Here is what we discovered. First of all we decided that with the assistance of Brian’s son, Mike we would see if three grown men (two of us retired old guys) could take the string off and put is back on easily. Remember at the Battle of Crecy there were 2,000 Genoese, all of whom were proficient with the use and care of their crossbows. By placing the butt of the crossbow on the ground and Brian and I standing with the side of our foot against the tiller and grasping the prod end on our side then pushing down, Mike could take the sting off and replace it with no problem what-so-ever. We tried this with two people and while a bit more difficult it was by no means impossible. So what about a one man effort? Let’s say that the Genoese were self-serving jerks and refused to help one another; perhaps they were all jerks or just had a death with, I don’t know but let’s look at a one man effort. To string a longbow, and I have done this, you place the outside of the bow against the outside of your left foot with the bow behind your right leg. With the string attached to the lower tip of the bow bend the top of the bow toward you and attach the string.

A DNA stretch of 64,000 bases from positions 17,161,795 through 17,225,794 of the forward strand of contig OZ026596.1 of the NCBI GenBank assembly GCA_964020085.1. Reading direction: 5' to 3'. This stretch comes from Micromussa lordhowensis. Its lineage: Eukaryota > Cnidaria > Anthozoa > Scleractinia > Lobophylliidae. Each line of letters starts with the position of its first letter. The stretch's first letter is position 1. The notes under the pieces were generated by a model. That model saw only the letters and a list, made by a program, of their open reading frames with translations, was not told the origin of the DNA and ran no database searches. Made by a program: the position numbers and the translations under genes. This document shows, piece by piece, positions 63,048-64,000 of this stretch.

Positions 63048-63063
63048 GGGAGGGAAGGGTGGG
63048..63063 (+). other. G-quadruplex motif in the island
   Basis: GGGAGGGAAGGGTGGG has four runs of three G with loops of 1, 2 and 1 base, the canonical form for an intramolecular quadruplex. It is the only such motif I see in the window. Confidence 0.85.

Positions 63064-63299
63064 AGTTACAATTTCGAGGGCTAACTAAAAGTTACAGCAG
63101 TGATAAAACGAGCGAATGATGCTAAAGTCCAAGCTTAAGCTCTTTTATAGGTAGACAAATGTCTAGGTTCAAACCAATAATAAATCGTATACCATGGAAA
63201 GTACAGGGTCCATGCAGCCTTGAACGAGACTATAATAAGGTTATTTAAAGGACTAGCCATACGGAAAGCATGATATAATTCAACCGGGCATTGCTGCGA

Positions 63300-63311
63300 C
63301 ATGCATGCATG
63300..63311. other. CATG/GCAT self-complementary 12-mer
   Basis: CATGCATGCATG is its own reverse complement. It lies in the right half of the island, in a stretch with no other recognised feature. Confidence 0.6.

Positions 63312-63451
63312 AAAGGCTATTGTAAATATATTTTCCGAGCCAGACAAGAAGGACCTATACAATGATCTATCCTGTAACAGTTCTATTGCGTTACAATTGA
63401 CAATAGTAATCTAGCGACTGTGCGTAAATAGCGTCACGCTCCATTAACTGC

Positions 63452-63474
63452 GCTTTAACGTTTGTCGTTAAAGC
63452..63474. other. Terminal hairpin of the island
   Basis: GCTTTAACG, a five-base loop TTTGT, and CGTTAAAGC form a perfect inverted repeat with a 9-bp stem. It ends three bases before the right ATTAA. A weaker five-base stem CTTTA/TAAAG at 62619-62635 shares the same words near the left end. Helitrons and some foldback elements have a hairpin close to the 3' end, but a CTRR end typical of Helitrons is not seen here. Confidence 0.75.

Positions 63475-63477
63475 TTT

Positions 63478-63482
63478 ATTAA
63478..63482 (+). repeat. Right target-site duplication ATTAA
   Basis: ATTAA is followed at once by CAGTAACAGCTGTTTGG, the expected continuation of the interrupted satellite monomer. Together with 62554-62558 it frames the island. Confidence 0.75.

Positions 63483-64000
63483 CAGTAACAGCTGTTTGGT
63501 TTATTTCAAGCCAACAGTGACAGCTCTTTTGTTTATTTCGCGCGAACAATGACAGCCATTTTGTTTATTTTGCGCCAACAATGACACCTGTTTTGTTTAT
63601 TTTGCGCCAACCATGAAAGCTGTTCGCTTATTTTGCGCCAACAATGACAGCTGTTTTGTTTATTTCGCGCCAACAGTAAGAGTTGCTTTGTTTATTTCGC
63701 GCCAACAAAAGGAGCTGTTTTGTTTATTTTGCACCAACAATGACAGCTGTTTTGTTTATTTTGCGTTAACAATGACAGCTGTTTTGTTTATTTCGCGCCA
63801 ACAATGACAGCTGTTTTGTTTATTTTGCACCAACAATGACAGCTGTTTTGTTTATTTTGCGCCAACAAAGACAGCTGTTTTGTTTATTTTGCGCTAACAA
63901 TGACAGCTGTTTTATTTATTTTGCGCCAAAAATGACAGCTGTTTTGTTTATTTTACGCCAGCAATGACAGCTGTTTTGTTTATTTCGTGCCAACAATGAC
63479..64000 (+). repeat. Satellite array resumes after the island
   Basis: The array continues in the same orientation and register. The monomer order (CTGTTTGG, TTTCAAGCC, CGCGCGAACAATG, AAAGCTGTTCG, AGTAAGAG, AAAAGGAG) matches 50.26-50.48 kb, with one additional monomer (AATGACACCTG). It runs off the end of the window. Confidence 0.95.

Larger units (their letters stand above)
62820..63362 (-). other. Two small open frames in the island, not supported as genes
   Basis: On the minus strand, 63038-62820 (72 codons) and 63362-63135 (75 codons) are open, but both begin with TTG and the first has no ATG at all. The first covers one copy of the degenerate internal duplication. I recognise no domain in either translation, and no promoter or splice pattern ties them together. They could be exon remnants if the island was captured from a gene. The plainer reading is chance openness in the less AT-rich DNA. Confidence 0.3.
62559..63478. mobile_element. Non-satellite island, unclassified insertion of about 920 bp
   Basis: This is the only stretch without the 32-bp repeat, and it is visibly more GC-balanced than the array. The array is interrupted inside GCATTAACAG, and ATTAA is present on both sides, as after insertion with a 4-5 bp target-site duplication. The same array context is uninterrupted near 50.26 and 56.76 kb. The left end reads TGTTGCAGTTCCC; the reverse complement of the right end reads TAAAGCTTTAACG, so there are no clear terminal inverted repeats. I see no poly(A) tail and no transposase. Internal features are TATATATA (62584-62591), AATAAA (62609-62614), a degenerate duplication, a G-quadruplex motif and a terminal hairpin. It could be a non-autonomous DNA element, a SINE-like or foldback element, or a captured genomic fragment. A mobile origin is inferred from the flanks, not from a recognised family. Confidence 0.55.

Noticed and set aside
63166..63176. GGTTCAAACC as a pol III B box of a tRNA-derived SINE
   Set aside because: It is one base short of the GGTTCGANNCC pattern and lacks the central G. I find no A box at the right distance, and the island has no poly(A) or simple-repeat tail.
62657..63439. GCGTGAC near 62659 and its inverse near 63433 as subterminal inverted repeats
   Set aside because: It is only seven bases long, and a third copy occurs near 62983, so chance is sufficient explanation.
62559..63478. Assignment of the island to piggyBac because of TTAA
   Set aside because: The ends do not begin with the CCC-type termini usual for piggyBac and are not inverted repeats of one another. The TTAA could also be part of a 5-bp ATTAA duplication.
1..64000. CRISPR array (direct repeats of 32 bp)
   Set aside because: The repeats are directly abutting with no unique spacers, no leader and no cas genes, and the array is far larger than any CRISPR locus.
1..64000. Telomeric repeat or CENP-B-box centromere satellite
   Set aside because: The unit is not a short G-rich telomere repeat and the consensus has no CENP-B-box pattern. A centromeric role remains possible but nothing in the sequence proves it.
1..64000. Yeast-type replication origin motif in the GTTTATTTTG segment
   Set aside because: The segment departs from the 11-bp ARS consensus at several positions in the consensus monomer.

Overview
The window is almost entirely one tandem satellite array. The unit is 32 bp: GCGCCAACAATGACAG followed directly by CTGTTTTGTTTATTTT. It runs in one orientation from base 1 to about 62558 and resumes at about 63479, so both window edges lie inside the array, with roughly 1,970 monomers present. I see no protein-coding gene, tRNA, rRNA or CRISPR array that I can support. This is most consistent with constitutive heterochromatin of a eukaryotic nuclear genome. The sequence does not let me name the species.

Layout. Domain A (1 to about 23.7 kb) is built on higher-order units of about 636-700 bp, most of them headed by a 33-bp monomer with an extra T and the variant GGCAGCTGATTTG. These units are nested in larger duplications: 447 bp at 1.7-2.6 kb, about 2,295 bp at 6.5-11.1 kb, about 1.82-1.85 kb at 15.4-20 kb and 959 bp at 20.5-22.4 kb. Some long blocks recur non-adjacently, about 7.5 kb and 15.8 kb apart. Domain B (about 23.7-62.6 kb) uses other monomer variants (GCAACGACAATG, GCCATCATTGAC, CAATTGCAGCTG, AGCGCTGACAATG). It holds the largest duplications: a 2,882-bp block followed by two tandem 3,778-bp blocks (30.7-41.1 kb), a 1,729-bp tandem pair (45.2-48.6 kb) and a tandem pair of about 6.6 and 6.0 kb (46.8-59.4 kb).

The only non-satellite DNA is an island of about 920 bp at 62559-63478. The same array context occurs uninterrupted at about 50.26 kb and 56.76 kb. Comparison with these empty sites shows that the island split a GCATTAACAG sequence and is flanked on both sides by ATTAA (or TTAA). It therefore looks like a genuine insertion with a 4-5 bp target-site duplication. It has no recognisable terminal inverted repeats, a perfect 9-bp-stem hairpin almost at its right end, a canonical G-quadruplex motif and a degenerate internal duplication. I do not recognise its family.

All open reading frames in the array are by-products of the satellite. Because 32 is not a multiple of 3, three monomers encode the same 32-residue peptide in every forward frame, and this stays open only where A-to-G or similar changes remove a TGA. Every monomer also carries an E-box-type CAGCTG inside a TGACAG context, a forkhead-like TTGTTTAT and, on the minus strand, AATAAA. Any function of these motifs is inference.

So what about a crossbow? Palace the crossbow with one tip on the ground in a position much like you would find if you were using a pick axe to dig a hole. With one foot against the back of the lower arm of the prod push toward the ground. With the right hand on the back of the upper arm pull upward and at the same time use the stock like a pick axe handle and push down with your left hand. This takes the weight off the right hand a bit allowing you to slip the string off the prod. To replace the string simply repeat the exercise but replace rather than remove the string. What if the string had gotten wet in the first place, how would you adjust (shorten) a stretched string? We now know you could remove the string so simply twist the string one of two turns and, Robert’s your father’s brother, you have a proper length string.
After nearly a thousand dollars of investment, hundreds of hours of research construction and testing over the course of two years I can confidently say that the history books and documentaries have it wrong on this point. Proof positive and you read it first right here on the Gentleman’s Military Interest Club.